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Radiant heat cob floor?  RSS feed

 
Joe divincenzo
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Hi guys! I desperately need help!

I'm building a greenhouse just outside of Boston. I want to run it year-round. I was planning to heat it using a thermal siphon from a rocket stove connected to a water tank connected to copper pipes in the floor.
I planned on encasing the pipes in cob so that the floor would heat up but I'm not sure it will work.
The greenhouse is 12x32. My current design is to have 5 stoves, each running copper pipes up the length of the greenhouse and back into the water tank, and eventually the stove.
My questions:

1) does cob give off heat well or does it retain heat I'd want in the greenhouse?
2) how hot will cob get and how warm is the air above the floor
3) would another material be better to lay on top of the pipes to radiate heat?
4) would 5 stoves heat 384 square feet (up to 75 degrees) through this method?

Thanks for the responses!
 
Phil Smith
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Location: Paris Tn, Henry County: As far east as you can get in West TN
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Hey Joe,

I am by no means an expert, there are tons of people who have been playing in the mud longer than I've been alive in some cases, but what I lack in years of experience I try and make up for in research.

The thermal mass of cob depends on a lot of factors, such as clay type, ratios of sand clay and straw, as well as what it is coated in. As I'm sure you are aware, thermal mass is basically the objects ability to retain heat energy. So since there really isn't one exact science to cob building, there are a lot of factors in your design that kind of depend on the environment you are building in.

That said, here is a video I found last year in researching earthen floors with radiant heating . I wish it wasn't so cheesey, but if you can sift through that, you might be able to find a little inspiration worth the effort, this guy really did a decent job from what I can tell.

https://www.youtube.com/watch?v=15oN2MFjdVU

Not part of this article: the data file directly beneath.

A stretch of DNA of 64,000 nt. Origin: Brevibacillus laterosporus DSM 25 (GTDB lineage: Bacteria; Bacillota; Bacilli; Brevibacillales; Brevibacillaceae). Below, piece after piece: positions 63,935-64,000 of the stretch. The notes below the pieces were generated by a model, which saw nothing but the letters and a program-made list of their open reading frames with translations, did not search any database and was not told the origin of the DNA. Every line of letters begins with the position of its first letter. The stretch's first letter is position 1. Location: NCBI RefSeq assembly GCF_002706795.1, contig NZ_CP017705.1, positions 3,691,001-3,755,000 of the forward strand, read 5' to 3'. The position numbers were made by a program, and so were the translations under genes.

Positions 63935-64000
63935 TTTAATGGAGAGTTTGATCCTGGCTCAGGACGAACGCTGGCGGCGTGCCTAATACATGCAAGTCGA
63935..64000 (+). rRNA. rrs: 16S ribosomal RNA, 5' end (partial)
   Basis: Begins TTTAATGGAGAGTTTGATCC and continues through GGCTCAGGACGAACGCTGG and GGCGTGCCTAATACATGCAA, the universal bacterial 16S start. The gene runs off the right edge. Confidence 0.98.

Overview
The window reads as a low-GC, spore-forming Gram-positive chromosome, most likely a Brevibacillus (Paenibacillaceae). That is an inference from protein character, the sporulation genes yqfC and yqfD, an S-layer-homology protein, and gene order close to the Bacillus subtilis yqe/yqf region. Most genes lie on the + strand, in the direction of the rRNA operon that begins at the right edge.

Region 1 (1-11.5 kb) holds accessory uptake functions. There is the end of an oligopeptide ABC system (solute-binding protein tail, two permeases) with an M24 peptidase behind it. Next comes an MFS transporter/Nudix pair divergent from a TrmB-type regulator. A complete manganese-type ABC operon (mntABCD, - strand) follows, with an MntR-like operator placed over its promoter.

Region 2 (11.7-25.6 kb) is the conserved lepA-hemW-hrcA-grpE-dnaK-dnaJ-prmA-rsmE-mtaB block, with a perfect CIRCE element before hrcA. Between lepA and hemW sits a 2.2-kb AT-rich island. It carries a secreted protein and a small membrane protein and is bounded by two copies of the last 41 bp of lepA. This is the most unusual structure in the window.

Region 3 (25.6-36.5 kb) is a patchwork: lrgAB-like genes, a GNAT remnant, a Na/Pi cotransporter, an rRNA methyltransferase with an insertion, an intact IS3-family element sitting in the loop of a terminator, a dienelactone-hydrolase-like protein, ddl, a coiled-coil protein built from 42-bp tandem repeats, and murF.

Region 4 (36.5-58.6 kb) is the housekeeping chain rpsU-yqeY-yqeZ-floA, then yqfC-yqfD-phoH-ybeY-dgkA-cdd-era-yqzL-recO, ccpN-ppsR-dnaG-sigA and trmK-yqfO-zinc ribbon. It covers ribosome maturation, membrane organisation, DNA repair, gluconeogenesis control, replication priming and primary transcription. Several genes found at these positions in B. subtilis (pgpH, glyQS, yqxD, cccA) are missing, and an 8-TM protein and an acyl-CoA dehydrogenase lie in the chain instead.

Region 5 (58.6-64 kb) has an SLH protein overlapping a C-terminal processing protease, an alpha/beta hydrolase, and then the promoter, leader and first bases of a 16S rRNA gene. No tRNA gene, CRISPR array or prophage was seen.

Can't wait to see pictures of your finished project!

 
Joe divincenzo
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Awesome Philly!

Thanks for the link!

Joe
 
Jay C. White Cloud
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Hi Joe!

Welcome to Permies....

You aren't that far from me up here in Vermont...


1) does cob give off heat well or does it retain heat I'd want in the greenhouse?


Anything that forms mass (i.e. earth, stone, heavy timber, etc.) stores heat or cold dependently. The ratio of retention is dependent on medium. Metal will be your fastest conductor/radiator


2) how hot will cob get and how warm is the air above the floor


All depends on the design, the ambient temperature goals, climate, and several other factors that can get pretty complicated very quickly (and hard to really measure with out modeling the system for a given placement.)


3) would another material be better to lay on top of the pipes to radiate heat?


Hmmmm?....Better?....That, is a subjective question...Easier?...yes...more enduring? Absolutely...Traditional for greenhouses?...again without a doubt.

I like (if possible) traditional "Bikooh Garden" or Wallipini with a glass cover over them, but you can do this above ground as well. I am currently designing one attached to a timber frame home for a client here in Vermont. You must employ a well designed drainage systems first for any "radiant system" you would use. I like placing hydronic tubing in a stone dust or sand substrate, then placing stone tile/flagging, brick, or some other masonry unit over this. The system stores heat, is easily survivable, and way more durable for working on, like found in a green house. Cobb just is not going to stand up to toil subjected to most greenhouses.


4) would 5 stoves heat 384 square feet (up to 75 degrees) through this method?


FIVE STOVE !!!

Even if this was required (like for growing orchidaceae) it would be hugely labor intensive and/or consume a large amount of wood. Again, your thermal demands for any give greenhouse system is going to be dependent of design format and location-placement (as well as other factors.) This one might require a phone call if you really want to "dig into" the subtleties of it...as I could keep writing for pages and not even scratch the surface of this topic.


Regards,

j
 
Joe divincenzo
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Thanks for your advice

I'd love to chat sometime.

Shoot me an email at joedivincenzo@comcast.net when you're free.

Thanks so much
 
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